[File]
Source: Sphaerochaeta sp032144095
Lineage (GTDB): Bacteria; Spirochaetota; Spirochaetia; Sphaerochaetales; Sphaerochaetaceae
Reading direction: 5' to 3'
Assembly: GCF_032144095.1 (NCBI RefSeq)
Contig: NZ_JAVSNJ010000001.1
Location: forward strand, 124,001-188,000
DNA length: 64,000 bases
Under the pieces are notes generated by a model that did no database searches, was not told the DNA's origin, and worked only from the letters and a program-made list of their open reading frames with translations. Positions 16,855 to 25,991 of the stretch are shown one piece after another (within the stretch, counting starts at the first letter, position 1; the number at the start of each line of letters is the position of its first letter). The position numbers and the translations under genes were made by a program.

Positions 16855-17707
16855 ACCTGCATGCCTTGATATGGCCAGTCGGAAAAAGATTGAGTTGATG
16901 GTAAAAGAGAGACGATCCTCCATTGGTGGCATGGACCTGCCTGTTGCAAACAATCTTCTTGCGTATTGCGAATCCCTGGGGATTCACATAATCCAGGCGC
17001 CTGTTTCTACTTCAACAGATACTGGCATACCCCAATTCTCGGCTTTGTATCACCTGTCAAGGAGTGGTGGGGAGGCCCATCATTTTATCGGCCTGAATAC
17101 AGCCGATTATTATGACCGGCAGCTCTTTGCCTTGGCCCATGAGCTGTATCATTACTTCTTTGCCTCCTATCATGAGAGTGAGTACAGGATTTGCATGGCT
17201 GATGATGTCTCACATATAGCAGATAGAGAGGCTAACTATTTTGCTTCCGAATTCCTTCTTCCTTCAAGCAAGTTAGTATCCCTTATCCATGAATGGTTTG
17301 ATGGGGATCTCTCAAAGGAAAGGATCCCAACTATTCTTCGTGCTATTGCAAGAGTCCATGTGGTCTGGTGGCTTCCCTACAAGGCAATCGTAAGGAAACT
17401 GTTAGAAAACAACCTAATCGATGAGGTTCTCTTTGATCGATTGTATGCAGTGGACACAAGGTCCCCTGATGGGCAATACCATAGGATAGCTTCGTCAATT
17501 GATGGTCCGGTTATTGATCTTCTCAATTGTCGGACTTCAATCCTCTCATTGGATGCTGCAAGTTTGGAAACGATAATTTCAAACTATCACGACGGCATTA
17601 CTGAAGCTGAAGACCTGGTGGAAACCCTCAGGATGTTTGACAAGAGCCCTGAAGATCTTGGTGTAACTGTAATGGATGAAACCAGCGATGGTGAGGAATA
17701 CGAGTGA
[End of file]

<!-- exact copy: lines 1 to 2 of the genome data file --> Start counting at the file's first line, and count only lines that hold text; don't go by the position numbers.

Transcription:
Source: Sphaerochaeta sp032144095
Lineage (GTDB): Bacteria; Spirochaetota; Spirochaetia; Sphaerochaetales; Sphaerochaetaceae